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Chris Buresh, MD - Haiti

Date: Friday, April 6, 2018

Chris Buresh with family in Haiti

‘The village we work in used to see themselves as the poorest of the poor’ — Chris Buresh, MD

Emergency medicine physician Chris Buresh, MD, MPH, helps teams of health care providers and laypeople on trips to Haiti, having a hand in five medical trips and two surgical trips annually. The team sees about 1,300 medical patients each trip, or about 6,000 a year, and performs between 55 and 80 surgeries each year.

But the impact the team makes on the community goes beyond health care, says Buresh, who is also director of the Carver College of Medicine Graduate Medical Education International Committee.

“We also help with community development projects, which so far have included putting in a road, two deep bore wells, a recycling center, a solar-powered streetlight, over 100 latrines, over 1,000 water treatment units, and teaching basic neonatal resuscitation,” he says.

The team’s impact is wide. Medically, they’ve helped decrease the rates of diarrhea – the second-leading killer of kids in the Haitian community they serve – and have dropped early neonatal mortality rates from around 8 percent to 2.4 percent.

More importantly, Buresh says, is the change the team has seen in the community’s attitude.

“The village we work in used to see themselves as the poorest of the poor. At the market, all of the other villages would make fun of them,” he says. “They felt pretty hopeless and didn’t really feel like they had much control over their future.”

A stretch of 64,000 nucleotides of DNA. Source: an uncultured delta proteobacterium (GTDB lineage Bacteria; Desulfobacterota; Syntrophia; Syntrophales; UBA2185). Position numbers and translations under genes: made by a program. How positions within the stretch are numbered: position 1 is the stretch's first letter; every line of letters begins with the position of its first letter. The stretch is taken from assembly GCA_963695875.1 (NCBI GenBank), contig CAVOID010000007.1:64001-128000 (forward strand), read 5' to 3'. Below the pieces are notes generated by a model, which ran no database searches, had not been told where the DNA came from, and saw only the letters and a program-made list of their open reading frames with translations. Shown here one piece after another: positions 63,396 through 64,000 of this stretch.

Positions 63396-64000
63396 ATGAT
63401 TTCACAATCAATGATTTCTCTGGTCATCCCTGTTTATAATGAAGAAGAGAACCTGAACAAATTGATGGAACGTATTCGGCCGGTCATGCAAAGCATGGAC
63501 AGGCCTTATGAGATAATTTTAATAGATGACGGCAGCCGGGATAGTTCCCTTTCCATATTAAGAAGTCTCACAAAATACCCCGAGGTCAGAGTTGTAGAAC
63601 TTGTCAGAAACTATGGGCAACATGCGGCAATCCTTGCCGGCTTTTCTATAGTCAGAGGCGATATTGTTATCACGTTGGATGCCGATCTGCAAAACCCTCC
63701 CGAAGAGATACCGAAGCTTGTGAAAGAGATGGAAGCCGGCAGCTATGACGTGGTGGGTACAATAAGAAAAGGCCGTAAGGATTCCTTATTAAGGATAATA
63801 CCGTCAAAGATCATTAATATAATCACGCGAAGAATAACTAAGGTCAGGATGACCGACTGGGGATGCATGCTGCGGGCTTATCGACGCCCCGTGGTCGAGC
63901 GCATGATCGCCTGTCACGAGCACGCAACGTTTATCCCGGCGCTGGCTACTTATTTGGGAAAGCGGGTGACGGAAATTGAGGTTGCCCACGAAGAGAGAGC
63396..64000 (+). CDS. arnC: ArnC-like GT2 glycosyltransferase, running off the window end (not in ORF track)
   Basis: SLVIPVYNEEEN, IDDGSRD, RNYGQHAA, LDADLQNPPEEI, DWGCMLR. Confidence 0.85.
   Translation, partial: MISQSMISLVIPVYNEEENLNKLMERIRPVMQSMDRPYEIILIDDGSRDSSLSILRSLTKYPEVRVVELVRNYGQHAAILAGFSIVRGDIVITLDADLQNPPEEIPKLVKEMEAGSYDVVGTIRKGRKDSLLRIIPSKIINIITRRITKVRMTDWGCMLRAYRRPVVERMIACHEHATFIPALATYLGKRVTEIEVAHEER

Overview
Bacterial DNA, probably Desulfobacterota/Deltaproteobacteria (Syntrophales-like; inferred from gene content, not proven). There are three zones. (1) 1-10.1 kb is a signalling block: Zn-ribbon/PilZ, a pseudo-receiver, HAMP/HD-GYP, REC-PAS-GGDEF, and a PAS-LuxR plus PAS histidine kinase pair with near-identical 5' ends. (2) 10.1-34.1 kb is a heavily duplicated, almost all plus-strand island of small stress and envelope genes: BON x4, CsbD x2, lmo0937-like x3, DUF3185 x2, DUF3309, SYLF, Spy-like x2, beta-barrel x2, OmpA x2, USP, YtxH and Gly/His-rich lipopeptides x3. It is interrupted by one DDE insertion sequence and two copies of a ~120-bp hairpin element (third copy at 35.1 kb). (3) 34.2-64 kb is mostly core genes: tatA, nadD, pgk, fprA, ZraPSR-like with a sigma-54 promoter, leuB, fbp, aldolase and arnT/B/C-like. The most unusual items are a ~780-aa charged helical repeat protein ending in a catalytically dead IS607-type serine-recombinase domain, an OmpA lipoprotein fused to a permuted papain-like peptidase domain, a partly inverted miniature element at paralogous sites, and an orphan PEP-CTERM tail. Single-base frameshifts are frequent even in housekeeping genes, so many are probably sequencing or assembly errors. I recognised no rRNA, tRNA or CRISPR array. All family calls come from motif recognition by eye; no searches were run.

A smooch for Dr. Buresh from Haiti

Craig Dopf, one of the providers who frequently accompanies Chris Buresh on travels to Haiti, recounts this story.

“I have had the pleasure and privilege of providing healthcare in Haiti with Chris Buresh almost every year since and including the year of the earthquake. A few years ago Chris encountered an elderly frail Haitian woman who likely had multiple acute myocardial infarctions and was in chronic heart failure. We had no oxygen. Chris and I found an abandoned, pseudo hospital a few miles away. They did have an oxygen tank. We took the lady to that place and hooked her up with oxygen. Chris stayed up all night, by himself, at her side, successfully resuscitating her. As expected, he put in a full day’s work the following day.

“Last week I did a home visit with that same lady. She is too frail to climb the hill to our makeshift clinic. Otherwise, she is doing very well at home with her family. At the conclusion of my visit with her she asked me to give Dr. Chris a big hug and a kiss. I replied, with the assistance of a translator, ‘How about you pretend you’re giving Dr. Chris a big kiss. I’ll take a picture of you and give it to him.”

Kiss from a grateful patient

At left, the heart-felt kiss. At right, Dr. Buresh with a sincere thank you.

Buresh and his team spent several months meeting with community members in groups and in house-to-house surveys, documenting needs and things the community wanted to do. The projects that would be discussed in community meetings were the same projects the team would identify as needs in their surveys.

After about 18 months, members of the community approached Buresh and the team.

“They’d identified a need for more trees and better irrigation,” he said. “They’d typed up a proposal with a background, a rationale, pictures and supporting documents, and a budget. They’d gone from a community that felt powerless to a group that felt that they had the ability to affect their future.

“Now they complain because all of the people from surrounding communities keep moving to town,” he says.

The trips have also had an impact on Buresh, and the way he sees himself as a physician.

“I am way more aware of the ways that people’s context affects their health and the way they seek care,” he says. “I think I’m a lot less likely to see people as ‘non-compliant’ and a lot less likely to get frustrated when people make decisions that I would see as poor choices about their health. I’m a lot less judgmental than I used to be.”

“As someone who gets to work in education, I am grateful that I’m able to share some of these experiences and perspectives with people who are coming behind me,” he says. “Hopefully it is more valuable than pedantic for them.”

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